A hard-driving cop meets his match in a crafty getaway driver in Hong Kong helmer Soi Cheang’s “Motorway,” a pretty smooth ride as car-centric actioners go. In addition to bearing producer Johnnie To’s signature cool understatement and streamlined action, Cheang’s classiest work to date generates strong emotional heft from the mentor-disciple bond between leads Anthony Wong and Shawn Yue. Cruising pleasantly until a gripping midfilm turning point, the pic only goes full-throttle in the final payoff, with car chases designed to impress the discerning. To’s fans and Asian markets will drive sales traffic.
Chan Cheung (Yue) belongs to the Hong Kong police’s “Invisible Squad,” a plainclothes unit that targets illegal activity on the highway. Overassured of his driving skills, he looks down on risk-averse teammate Lo Fung (Wong), who’s about to retire. Cheung catches two speeding racers but, not heeding Lo’s advice, ends up letting one get away. Although Lo keeps covering for him, Cheung displays his competitive tendencies in two daredevil races that result in a stern reprimand from his captain (Lam Ka-tung).
Demoted to radar-gun operator, Cheung chases after the speeding car of Jiang Xin (Guo Xiaodong), not realizing he’s played into the crook’s hand. What follows is a faultlessly conceived and executed prison-break sequence, in which Jiang engineers the escape of his partner in crime, Huang Zhong (Li Haitao). Impatient to prove himself, Cheung is thoroughly humiliated when Jiang lures him into a cul-de-sac that no driver can maneuver out of. Only then does Fung reveal he’s got a few moves up his sleeve.
The protags’ grudging affection for each other, fondly established at the onset, reaches a high point when Fung demonstrates a few automotive tricks of his own in a scene that’s as satisfying as the drifting rehearsals in “The Fast and the Furious: Tokyo Drift” and “Initial D” (which also features Wong and Yue). The challenge of getting out of a tight spot also acquires metaphorical meaning in light of events that prompt Cheung’s personal growth. As the story takes a darker turn, it gains emotional impact from the lead thesps’ appealingly low-key chemistry.
Distaff involvement is brief but memorable. Barbie Hsu plays a doctor who smolders even as she gives Cheung a frosty put-down, while Michelle Ye combines playfulness with hidden devotion in the dialogue-light role of Fung’s wife.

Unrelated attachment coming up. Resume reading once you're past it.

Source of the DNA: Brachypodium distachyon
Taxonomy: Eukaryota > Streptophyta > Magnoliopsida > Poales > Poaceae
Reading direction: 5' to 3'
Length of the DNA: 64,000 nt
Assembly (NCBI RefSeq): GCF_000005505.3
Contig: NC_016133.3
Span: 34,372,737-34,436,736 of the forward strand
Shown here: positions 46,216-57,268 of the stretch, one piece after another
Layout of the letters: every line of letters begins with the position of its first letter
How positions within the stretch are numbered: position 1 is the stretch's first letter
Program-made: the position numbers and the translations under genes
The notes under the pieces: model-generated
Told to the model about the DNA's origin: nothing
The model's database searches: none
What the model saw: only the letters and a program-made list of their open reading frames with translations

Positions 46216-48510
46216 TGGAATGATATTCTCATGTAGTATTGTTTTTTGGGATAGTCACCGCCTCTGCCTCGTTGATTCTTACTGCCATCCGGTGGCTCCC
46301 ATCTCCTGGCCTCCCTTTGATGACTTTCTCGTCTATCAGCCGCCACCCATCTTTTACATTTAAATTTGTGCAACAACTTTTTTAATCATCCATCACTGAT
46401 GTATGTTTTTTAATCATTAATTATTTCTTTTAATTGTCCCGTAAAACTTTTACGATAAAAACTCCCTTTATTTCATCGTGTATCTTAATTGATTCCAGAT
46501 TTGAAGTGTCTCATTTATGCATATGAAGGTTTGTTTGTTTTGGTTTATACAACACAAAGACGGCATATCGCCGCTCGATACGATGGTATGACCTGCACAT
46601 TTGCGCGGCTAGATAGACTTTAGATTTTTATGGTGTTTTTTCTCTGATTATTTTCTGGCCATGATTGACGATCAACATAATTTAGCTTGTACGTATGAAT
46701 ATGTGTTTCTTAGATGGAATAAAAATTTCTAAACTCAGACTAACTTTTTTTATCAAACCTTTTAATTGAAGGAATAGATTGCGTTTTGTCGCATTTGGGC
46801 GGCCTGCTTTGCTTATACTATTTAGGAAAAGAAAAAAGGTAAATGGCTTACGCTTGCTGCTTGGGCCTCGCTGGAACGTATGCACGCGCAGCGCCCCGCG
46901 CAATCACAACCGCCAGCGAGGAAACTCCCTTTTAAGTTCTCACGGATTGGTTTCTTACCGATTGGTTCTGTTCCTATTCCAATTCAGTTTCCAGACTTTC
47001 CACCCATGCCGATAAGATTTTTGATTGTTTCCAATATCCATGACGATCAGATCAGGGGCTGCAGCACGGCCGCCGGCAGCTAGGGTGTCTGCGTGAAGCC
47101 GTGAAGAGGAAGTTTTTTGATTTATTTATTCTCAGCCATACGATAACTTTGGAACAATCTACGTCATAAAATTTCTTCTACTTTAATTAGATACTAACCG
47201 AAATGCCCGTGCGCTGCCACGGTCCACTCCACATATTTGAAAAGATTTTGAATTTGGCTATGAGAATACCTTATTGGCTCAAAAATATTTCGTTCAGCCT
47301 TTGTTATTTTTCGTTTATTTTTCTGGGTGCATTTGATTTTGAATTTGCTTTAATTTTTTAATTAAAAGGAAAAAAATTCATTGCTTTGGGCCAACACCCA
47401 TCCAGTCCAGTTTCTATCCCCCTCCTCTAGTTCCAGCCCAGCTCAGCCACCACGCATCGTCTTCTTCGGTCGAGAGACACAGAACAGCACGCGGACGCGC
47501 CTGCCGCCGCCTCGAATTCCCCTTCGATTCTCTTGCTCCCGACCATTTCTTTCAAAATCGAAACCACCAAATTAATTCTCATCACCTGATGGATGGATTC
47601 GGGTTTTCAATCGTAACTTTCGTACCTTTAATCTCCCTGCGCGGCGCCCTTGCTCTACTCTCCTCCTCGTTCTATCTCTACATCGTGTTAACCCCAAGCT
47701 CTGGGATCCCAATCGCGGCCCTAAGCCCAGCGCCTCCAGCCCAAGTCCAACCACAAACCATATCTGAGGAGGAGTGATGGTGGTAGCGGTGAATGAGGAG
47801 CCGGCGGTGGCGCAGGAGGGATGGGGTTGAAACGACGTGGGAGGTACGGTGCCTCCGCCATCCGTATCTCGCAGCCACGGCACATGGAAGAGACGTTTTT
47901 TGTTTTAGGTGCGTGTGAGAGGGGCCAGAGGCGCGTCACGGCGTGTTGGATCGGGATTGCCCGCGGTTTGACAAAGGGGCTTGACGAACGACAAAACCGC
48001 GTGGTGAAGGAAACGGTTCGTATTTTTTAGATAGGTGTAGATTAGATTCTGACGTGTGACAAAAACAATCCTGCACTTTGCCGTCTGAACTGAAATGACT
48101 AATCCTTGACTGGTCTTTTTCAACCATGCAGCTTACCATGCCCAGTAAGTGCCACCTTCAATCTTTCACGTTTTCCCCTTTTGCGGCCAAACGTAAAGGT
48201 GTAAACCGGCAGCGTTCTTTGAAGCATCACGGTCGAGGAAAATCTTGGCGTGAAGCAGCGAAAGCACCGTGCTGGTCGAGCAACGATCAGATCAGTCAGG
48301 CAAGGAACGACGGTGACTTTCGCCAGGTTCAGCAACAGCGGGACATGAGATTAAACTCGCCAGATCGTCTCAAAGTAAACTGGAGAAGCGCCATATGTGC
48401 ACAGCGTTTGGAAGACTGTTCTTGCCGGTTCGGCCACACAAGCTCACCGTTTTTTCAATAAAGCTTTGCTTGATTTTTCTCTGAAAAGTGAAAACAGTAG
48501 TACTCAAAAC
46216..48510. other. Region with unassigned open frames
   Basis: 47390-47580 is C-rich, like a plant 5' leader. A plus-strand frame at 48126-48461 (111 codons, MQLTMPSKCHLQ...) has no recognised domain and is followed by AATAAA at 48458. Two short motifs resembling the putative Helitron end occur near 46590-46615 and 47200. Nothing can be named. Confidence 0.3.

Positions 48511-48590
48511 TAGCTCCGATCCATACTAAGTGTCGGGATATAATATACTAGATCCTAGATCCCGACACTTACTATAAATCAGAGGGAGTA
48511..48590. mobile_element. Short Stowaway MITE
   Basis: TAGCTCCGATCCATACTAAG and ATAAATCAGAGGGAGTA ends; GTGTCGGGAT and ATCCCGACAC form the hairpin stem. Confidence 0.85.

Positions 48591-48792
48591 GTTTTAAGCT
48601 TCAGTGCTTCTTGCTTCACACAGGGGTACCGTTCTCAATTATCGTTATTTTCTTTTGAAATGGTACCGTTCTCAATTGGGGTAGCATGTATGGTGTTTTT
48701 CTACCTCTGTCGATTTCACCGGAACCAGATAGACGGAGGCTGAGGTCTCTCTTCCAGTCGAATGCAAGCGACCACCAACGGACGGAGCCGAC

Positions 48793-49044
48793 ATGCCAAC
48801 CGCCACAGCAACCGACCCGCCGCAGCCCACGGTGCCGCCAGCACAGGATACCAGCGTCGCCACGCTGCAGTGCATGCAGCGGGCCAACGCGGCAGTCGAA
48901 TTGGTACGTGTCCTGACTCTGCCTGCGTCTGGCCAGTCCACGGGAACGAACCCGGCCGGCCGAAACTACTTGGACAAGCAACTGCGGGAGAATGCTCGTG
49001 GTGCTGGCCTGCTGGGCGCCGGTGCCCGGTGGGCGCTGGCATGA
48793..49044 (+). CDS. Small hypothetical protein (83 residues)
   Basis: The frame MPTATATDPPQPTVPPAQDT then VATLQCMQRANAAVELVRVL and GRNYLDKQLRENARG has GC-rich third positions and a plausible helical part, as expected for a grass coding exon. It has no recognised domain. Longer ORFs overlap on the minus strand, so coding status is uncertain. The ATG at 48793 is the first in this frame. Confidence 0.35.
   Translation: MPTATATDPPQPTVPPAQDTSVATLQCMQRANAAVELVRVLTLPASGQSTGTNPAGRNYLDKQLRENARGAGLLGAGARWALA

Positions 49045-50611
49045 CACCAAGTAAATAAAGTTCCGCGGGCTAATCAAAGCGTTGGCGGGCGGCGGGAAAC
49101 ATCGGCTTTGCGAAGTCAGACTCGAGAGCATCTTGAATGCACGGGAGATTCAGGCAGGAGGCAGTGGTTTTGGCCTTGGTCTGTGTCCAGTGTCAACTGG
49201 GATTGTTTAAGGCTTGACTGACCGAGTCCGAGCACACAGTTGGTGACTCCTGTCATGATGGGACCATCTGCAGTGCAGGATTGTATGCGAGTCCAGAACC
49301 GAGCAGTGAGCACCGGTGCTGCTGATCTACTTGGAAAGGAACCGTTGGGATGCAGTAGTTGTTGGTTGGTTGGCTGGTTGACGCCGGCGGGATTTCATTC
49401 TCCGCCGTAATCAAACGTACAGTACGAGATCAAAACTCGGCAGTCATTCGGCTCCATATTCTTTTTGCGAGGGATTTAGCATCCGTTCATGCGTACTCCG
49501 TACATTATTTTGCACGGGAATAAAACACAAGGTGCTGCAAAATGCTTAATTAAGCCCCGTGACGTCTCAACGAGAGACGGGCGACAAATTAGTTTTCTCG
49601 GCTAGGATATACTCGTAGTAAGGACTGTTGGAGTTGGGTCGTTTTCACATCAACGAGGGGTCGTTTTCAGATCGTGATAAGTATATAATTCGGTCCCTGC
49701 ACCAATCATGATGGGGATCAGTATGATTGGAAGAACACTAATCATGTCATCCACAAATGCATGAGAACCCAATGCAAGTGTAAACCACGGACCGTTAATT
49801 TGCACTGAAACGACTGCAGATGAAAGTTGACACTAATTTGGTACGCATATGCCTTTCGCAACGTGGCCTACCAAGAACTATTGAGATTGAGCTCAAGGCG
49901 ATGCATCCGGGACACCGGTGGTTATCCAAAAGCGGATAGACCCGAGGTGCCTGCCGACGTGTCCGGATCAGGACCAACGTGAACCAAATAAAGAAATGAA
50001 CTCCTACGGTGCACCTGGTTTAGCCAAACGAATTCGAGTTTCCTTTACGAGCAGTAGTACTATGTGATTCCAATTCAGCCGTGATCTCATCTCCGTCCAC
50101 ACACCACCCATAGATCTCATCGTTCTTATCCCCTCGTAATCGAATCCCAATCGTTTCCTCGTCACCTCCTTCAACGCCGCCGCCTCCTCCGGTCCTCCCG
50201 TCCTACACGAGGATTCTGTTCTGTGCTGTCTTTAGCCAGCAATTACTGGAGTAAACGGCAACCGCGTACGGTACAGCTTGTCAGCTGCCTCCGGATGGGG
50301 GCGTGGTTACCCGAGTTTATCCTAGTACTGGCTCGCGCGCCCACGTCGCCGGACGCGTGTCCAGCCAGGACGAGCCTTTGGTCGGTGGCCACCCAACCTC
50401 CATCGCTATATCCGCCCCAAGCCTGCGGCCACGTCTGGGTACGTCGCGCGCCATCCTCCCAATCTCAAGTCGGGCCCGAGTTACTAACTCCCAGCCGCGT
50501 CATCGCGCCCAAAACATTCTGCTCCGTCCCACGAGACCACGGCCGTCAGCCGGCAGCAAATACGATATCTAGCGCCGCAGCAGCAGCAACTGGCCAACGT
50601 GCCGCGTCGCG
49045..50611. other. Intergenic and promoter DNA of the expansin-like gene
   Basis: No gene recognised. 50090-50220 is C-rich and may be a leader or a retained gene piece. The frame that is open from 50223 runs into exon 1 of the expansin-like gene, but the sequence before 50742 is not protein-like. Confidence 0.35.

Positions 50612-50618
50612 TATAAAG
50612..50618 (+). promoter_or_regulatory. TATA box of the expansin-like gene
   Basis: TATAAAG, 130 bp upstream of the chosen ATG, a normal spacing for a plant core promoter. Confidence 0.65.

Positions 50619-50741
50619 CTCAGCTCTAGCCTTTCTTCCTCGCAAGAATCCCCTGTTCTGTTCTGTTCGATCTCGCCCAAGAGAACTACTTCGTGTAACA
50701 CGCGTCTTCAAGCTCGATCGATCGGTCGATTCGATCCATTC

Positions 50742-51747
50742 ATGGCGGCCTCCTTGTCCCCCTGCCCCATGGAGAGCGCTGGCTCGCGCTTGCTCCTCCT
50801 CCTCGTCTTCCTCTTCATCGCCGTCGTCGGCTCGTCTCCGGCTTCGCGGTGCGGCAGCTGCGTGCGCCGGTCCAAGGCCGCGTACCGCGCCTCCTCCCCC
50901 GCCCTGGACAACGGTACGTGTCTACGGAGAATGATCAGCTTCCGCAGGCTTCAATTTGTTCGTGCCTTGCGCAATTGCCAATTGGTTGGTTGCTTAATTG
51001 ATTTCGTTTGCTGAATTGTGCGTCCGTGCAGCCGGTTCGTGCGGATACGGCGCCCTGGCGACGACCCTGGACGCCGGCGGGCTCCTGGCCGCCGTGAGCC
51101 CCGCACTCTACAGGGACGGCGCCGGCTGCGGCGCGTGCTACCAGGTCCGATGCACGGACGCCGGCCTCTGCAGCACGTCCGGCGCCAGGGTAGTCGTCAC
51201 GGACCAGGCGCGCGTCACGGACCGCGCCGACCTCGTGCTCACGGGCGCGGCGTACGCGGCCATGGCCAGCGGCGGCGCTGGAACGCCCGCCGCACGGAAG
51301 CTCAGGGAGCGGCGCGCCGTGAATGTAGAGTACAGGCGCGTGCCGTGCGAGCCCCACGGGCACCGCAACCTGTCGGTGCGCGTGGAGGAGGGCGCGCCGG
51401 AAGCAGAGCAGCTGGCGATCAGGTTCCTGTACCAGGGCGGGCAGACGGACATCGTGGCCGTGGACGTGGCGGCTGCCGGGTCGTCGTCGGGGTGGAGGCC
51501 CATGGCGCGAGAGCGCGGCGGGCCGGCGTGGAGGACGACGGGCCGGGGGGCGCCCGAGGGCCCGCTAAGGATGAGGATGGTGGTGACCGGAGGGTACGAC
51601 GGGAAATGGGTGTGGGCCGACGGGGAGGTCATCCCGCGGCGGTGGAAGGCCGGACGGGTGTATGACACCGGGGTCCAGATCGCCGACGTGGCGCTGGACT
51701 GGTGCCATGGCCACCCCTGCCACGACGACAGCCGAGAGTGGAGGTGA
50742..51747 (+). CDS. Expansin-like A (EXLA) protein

As designed by Chin Ka-lok (“The Viral Factor”), the car stunts in “Motorway” are handled with consummate control, a quality that may go unappreciated by speed junkies used to the screeching mayhem of “The Fast and the Furious” franchise. Keeping CGI to a minimum, the action highlights the vehicles’ grace and dexterity as they swerve and dodge each other, rather than the mindless thrill of seeing them crash.
Pic features eight driving sequences shot all over Hong Kong, each evoking a distinct sense of place and raising the bar in terms of logistics, visual panache and peril; a climactic, single-take chase along Wan Chai’s seafront bears out the film’s notion that fluidity is cooler than velocity.
Tech package is well appointed, bearing the stylistic stamp of a Milkyway Image production. Music by To regulars Xavier Jamaux and Alex Gopher boasts their signature synthesizer riffs, while sterling sound effects do much to establish a taut mood.
Fung Yuen Man’s lensing eschews showiness yet exudes sensuality, as when the camera eyes auto parts as if marveling at female curves. The minimalist color palette of jet black, metallic gray and off-white are of a piece with the predominance of nighttime shooting; lighting is a tad too dark in such scenes, especially one set in a parking lot.